It's unavoidable. Every year, just like clockwork, the night that is December 31st leads to celebrations round the world. Here in the US, it seems we like to blow up a little more fireworks than the rest of the world does. In fact, many of us like to get some gunplay in. Unfortunately, this gunplay leads to deaths and injuries that are very preventable.
Midnight approaches, the ball drops, the countdown intensifies, and then all heck breaks loose. Some kiss. Some toast. Some hug. Some fire off roman candles and bottle rockets. Some grab that old .38 that hasn't been fired all year or the .270 that's been in the closet for five and rip off a few rounds skyward. Well the problem with the last is, those rounds always end up somewhere.
A bullet fired from a high-velocity rifle into the atmosphere can remain in flight for almost a full minute depending on its arc, local meteorological conditions, size, and velocity. This same bullet, tumbling back to earth inevitably due to gravity, can still come in at speeds of over 300fps as far as two miles away. That's enough to maim or kill.
In many urban centers, the ten minutes before and after the ball dropping on New Year's Eve can sound like a Syrian firefight. Miami police reportedly are ordered to officially take cover from falling bullets during that frantic 20-minute window for concern over officer safety. In Los Angeles over 500 calls from citizens complaining about indiscriminate gunfire come in every New Years.
Jacksonville had 259 calls last year alone, including one that zipped through a private plane humming along at 1200-feet, injuring the pilot.
Even firing into the ground can be dangerous. Striking a rock, buried cement, or pipes can cause a ricochet, as can frozen ground (remember, its December). While ricochets are not generally fatal, they can severely injure bystanders, especially kids. Do you really want to have to rush yours or someone else's child to the hospital on New Year's Eve due to a ricochet that was unavoidable? Besides the injury, you could be held liable for both criminal and civil charges. Remember, every bullet fired away from a safe range can always land in court.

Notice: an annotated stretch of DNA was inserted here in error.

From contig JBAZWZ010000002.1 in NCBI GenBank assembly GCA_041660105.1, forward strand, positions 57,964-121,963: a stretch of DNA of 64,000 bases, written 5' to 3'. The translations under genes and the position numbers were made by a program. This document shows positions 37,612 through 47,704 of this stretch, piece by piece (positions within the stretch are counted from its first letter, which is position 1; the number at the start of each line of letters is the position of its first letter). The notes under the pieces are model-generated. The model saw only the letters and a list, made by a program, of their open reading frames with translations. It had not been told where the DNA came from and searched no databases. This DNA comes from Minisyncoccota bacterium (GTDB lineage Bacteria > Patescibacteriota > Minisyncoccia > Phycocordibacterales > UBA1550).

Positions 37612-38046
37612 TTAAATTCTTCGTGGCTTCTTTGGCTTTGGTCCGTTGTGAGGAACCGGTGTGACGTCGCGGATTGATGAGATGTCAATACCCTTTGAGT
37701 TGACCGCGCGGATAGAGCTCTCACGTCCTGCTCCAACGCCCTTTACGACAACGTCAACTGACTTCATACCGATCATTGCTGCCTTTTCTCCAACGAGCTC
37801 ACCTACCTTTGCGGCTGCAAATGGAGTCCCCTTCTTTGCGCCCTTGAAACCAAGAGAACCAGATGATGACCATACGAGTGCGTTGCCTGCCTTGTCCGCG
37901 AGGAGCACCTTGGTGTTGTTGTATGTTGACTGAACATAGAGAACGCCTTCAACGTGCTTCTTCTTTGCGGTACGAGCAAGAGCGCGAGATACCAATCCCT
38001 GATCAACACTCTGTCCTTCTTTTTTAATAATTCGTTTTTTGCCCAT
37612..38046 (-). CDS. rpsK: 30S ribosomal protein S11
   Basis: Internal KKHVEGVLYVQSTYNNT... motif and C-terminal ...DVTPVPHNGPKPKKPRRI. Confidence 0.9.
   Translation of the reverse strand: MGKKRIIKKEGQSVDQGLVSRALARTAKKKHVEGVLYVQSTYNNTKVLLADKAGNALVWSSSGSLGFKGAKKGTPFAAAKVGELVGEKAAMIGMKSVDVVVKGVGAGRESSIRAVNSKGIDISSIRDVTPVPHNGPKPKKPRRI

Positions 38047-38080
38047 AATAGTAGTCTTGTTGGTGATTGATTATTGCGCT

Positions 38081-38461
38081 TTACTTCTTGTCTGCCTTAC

Do you really want to start the New Year there? On the bright side some places may have it worse.
Philippines go to extremes
It seems that New Years is not just as issue here in the states. In the Philippines at least 16 people, including four police officers, who were arrested for indiscriminate firing during last year's revelry. According to the Philippine Star the Philippine National Police (PNP) has linked up with the Armed Forces of the Philippines (AFP) to show that the government wants to set the example to prevent officers and soldiers from engaging in celebratory gunfire along that Pacific archipelago.
Their solution? Having their members in a public ceremony tape the muzzles of their guns--to include pistols and long arms. Sure, it's symbolic as you can always get more tape, but still.
"This traditional gun muzzling is a strong message to all gun owners, especially our policemen and soldiers who are the primary enforcers of the law, to refrain from firing their guns and help prevent casualties and injuries during the revelry of the yuletide," PNP officer-in-charge Deputy Director General Leonardo Espina said.
Incidentally, the PNP uses some 74,000 Glock 17s as the new standard sidearm for that country's lawdogs.
In the spirit of being completely frank and earnest here (in New York, I tell the ladies my name is Frank, and in Chicago, it's Ernest, ahah), I have, on occasion, fired the occasional smoke pole on New Year's Eve. You see, not only is it a holiday, its also my birthday. Well, growing up in the South in a military family that treated hunting as a religion, you tend to get firearms for your birthday. This inevitably wound up with test firing those B-day gatts during the NYE revelry. Of course, it was always directed into a berm set up in the backyard for just that purpose (who doesn't have a backyard shooting range in the South?), and not into the sky or the ground.
Although there was an issue one year where Stretch Armstrong was talking smack and got his just desserts on the receiving end of a new Ted Williams 12-gauge. Stretch didn't make it to see New Year's Day on that occasion. But yes, even that was 'into the berm.'
Fireworks and firearms very rarely should intertwine. Especially on events, like New Year's Eve, where people of all sorts of backgrounds and liquid embedment mix. Weird things can happen. I do know a friend with a large collection of black powder revolvers who will fire off a few dozen or so No11 caps into the ground (with no powder or shot) at the stroke of midnight from a brace of his six-shooters. Still, even he does it while wearing leather boots and gloves over a safe patch of earth away from other people.
This is about the safest video we could find dealing with the marriage of the two.
Kirsten Joy Weiss shows us what happens when you shoot party poppers with a match grade .22 rifle. This is about as wild as we can safely say you can get with firearms this New Years. Enjoy! PS. in the interest of journalistic integrity, we remind you to wear eyepro at all times when engaging in the shooting sports.
Happy New Year. Here's to a safe 2015!